Now, a growing number of websites, including CreditCards.com, offer free credit reports so you can continuously monitor your reports for unauthorized accounts or errors.
Coming soon: Free credit freezes
All three credit bureaus will offer free credit freezes in coming weeks, as a result of legislation passed in the wake of the Equifax breach.
Currently, the cost of a credit freeze varies by state. A credit freeze lets consumers lock down their credit, preventing new accounts from being opened, which is an especially useful tool in cases where identity theft has been detected or is suspected.
The new law requires freezes, when set up electronically, to be placed within one day and removed within an hour of the consumer’s request.
The big three credit bureaus expect to meet the requirements by the deadline of Sept. 21.
Virtual numbers can cut your fraud risk online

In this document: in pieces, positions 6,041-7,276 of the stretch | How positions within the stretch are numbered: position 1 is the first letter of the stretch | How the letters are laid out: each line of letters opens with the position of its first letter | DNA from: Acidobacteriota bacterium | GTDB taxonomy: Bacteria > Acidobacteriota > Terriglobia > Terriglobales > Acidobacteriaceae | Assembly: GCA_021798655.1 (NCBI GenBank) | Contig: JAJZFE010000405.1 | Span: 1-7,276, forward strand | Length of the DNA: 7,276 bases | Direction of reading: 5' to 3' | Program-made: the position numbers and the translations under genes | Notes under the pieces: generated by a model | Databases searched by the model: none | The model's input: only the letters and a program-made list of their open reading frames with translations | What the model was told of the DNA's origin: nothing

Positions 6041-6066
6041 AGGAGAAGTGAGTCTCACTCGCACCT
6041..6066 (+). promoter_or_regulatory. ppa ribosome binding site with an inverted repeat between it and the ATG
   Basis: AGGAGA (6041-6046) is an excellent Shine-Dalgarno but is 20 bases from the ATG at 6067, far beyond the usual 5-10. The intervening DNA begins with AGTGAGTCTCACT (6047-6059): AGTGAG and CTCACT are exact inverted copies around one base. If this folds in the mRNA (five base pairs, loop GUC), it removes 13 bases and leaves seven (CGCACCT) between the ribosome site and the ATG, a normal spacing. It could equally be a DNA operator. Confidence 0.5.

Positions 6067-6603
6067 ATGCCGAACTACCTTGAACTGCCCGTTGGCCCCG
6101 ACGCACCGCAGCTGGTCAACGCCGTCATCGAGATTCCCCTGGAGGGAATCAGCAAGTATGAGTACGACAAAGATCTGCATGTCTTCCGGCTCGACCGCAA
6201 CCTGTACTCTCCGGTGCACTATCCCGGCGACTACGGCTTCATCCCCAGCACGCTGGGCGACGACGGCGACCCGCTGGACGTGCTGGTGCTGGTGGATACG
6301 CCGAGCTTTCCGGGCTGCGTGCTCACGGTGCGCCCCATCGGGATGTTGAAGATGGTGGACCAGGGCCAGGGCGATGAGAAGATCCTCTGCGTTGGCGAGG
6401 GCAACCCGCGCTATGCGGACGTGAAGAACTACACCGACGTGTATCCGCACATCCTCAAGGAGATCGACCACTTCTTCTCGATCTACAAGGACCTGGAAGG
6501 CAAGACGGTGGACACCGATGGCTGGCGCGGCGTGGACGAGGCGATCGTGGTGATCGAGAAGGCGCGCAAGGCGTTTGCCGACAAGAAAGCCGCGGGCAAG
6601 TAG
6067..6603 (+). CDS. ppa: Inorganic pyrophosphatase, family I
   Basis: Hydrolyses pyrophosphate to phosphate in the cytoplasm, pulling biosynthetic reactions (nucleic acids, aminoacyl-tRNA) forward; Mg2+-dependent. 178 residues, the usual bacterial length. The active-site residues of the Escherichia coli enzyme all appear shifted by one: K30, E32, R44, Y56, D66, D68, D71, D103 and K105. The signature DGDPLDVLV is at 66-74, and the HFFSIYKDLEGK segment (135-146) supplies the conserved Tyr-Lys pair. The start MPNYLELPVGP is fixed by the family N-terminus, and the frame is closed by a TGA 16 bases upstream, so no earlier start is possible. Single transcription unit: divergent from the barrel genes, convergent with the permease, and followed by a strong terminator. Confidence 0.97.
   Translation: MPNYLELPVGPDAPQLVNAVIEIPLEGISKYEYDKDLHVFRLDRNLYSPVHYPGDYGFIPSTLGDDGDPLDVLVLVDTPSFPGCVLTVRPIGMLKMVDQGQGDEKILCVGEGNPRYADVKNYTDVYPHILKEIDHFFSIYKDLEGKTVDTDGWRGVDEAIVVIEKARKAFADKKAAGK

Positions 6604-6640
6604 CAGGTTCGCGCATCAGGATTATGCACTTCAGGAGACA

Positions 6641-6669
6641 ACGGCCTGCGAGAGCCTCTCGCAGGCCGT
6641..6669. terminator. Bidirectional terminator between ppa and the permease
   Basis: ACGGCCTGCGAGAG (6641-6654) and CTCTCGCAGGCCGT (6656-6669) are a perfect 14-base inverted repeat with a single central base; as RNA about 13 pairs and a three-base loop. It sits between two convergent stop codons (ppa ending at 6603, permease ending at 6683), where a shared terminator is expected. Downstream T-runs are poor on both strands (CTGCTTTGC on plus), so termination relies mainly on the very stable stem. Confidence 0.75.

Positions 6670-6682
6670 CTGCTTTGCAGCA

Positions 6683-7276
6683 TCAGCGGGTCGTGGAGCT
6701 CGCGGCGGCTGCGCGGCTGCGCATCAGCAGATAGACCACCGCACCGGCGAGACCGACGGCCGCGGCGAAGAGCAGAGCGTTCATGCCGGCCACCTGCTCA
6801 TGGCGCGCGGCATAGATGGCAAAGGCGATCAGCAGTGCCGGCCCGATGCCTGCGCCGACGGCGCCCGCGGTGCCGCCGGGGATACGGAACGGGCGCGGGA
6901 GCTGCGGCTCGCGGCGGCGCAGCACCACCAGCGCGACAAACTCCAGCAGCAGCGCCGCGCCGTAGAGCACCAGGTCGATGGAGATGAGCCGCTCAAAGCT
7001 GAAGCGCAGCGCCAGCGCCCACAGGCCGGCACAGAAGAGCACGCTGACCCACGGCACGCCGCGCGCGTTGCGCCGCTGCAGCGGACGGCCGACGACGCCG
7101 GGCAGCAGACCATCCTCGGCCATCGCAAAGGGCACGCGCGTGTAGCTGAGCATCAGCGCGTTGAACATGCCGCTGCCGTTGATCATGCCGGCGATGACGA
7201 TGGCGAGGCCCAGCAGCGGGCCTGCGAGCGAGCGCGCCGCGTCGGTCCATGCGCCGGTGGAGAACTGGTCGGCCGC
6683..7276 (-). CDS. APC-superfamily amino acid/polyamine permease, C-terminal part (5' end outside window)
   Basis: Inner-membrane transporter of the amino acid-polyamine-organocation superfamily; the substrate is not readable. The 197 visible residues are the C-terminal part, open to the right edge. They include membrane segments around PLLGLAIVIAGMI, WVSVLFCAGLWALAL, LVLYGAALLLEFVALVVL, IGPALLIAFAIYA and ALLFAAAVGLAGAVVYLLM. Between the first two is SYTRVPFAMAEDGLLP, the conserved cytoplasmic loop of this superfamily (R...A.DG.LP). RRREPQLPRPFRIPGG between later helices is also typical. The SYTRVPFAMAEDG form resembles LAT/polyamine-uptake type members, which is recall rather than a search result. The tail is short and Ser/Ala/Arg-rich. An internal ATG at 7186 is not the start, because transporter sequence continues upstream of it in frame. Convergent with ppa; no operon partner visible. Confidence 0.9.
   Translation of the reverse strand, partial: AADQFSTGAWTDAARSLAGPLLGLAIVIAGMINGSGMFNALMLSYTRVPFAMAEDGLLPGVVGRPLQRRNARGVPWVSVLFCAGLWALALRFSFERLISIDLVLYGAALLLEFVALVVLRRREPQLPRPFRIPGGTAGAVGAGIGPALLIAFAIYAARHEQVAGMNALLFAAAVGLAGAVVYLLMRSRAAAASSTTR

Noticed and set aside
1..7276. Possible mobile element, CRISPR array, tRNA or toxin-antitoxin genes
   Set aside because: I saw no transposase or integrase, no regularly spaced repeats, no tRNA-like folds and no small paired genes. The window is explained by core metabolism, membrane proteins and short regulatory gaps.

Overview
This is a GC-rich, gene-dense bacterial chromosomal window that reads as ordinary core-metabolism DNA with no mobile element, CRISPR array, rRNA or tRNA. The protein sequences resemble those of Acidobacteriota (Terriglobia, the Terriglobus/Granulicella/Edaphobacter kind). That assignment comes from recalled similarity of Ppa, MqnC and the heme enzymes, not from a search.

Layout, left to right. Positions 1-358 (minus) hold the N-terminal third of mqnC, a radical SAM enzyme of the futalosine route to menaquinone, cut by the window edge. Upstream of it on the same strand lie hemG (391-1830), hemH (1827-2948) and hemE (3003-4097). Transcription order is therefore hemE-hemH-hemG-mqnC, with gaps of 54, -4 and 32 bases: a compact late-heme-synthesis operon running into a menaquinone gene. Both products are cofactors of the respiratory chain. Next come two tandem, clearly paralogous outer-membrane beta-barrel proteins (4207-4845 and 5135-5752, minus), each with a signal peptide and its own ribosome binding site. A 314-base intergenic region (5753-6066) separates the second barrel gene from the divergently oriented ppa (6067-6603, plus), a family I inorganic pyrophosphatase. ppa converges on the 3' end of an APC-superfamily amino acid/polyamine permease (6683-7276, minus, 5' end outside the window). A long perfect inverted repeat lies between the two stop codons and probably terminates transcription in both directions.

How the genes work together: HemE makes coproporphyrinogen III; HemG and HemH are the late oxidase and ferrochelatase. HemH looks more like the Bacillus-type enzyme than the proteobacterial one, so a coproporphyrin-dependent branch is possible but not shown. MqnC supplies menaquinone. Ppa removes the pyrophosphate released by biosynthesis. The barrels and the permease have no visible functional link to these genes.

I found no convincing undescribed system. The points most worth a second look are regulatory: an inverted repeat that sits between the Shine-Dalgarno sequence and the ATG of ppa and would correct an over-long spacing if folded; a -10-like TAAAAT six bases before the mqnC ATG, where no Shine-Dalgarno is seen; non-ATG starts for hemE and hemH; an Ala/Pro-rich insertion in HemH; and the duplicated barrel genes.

When you shop online, you can use virtual numbers, disposable credit and debit card numbers that mask your card details. Bank of America, Citi and Capital One offer these, and how virtual numbers work varies among card issuers.
For example, you can set them up for a one-time online purchase, for online purchases made within a window of time or designate one number for each online retailer where you shop.
Another option to reduce your chance of ID theft: Use cash
Though you will be losing out on credit card rewards, sticking with cash for in-person transactions reduces to zero the chance a fraudster can steal your personal information (such as at a skimmer at a gas station or ATM).